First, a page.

Since graduating from Sculpture and Environmental Art (Glasgow School of Art, 2009), Thomas has been influenced by publicly engaged, context-driven arts practices and as a contributor to the public art orientated organisation Household, they have been able to develop works that respond to interwoven histories through sensory investigation. After completing a Masters in Arts Education (King’s College London, 2014), they have continued to explore the importance of developing relationships within intergenerational communities.

Thomas is a current Co-director at the artist-led organisation Catalyst Arts in Belfast, where they a focus on platforming emerging artists in the city through a continuing relationship with Ulster University. They are developing a series of collaborative projects across the UK, including public performances with HIVE (Belfast) and Louisa Chambers (Nottingham) and as part of Collaborate! with Array Studios collective at Jerwood Arts (London).

More information about their work can be found here.

The Freelands Artist Programme was created to support and enhance collaboration between 80 emerging artists and four arts organisations from across the UK, to build and strengthen professional arts practice outside of London.  As with all the Foundation’s initiatives to date, the programme was established following extensive research into the current landscape of post-university support for emerging artists in the UK.

Alongside PS², Belfast/ Northern Ireland are Site Gallery, Sheffield, England; g39 in Cardiff, Wales and Talbot Rice Gallery, Edinburgh, Scotland. This new programme from Freelands Foundation will provide funding totalling £1.5 million over a five-year period. Each institution will curate a series of two-year programmes with five artists annually, allowing those artists to receive much needed support across both creative and professional development.

The winning institutions taking part in the programme were chosen by a selection panel as follows: Elisabeth Murdoch, Freelands Foundation Founder & Chair; Simeon Barclay, Artist; Sacha Craddock, Curator and Writer; Polly Staple, Director of Chisenhale Gallery; and Mark Wallinger, Artist.

The artists selected by the partnering organisations for the first cohort (2018-2020) of the Freelands Artist Programme are:

G39, Cardiff, Wales

Kelly Best, Ian Watson, Fern Thomas, Neasa Terry, Jennifer Taylor.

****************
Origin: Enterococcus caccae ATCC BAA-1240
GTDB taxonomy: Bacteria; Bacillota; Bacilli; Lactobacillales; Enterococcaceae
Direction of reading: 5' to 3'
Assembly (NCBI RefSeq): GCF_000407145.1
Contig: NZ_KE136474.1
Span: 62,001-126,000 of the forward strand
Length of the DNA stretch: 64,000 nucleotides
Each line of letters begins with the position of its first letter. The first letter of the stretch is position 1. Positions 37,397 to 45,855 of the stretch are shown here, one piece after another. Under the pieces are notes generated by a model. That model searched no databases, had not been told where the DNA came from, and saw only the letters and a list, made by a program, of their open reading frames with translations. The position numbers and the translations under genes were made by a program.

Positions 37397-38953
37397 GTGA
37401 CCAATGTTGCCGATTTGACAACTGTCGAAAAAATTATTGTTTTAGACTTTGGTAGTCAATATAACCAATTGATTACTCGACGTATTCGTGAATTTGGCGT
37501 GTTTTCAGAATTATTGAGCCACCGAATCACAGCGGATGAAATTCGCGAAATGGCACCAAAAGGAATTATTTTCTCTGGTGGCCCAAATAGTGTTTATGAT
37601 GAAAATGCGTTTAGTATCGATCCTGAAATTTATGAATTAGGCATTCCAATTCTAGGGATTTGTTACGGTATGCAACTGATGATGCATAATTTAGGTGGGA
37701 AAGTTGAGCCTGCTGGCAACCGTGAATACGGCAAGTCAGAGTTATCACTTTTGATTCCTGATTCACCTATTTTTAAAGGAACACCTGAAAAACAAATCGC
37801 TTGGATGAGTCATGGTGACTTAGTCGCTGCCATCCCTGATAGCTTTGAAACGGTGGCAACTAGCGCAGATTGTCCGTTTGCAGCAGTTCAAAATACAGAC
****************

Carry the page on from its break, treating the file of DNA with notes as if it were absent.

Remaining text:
Site Gallery, Sheffield, England

Zoyander Street, Yuen Fong Ling, Alison J Carr, Siân Williams, Lucy Vann.

Talbot Rice Gallery, The University of Edinburgh

Aideen Doran; Rosie O’Grady;Sulaïman Majali; Stephanie Mann; Tako Taal.

Talbot Rice Gallery, Edinburgh, Scotland

Site Gallery, Sheffield, England

The artists selected by the partnering organisations for the second cohort (2019-2021) are:

G39, Cardiff, Wales

Becca Thomas and Clare Charles, Will Roberts, Freya Dooley, Rebecca Gould, Rhiannon Lowe

Site Gallery, Sheffield, England

James Clarkson, Maud Haya–Baviera, Victoria Lucas, Conor Rogers, Jo Whittle

Talbot Rice Gallery, The University of Edinburgh

Mona Yoo, Eothen Stearn, Jenny Hogarth, Rae-Yen Song, Sarah Rose

g39, Cardiff, Wales

PS² - location Royal Avenue


PS², as an artist-run organisation-, has always worked with artists at the start to mid-career and encouraged risk taking and experiment, radicalness and difference, and resolve to site context. We have a strong belief of the social relevance of art and are keen to support community engaged and context specific projects.
PS² was awarded this funding just after the volunteer run arts-collective heard that it had surprisingly lost its annual funding from the Arts Council of Northern Ireland due to funding cuts. To make the situation worse, PS² had also lost its premise in North Street due to the regeneration process in the city centre area. Despite this grave situation for the organisation, the artists and the Board decided to struggle on.

The Freedlands Award came just at the right time and was seen as a cheerful recognition by the Foundation of the many projects with emerging artists which PS² has supported over the years.

For PS², the Freelands Artist Programme is an ideal opportunity to support artists at the start to mid-career level and to strengthen the arts ecology and the potential for contemporary Arts in Northern Ireland. By the end of the 5 year programme, twenty artists will have participated, so please bear in mind that this call-out for emerging artists will be repeated every year until 2021.

It is hoped that the Freelands Artist Programme will energise emerging artists and contribute to making the region culturally cool and exciting.

The next open call for artists to participate in the PS² Freelands Artist Programme 2020-2022 cohort will be in summer 2020.

This programme is funded by the Freelands Foundation.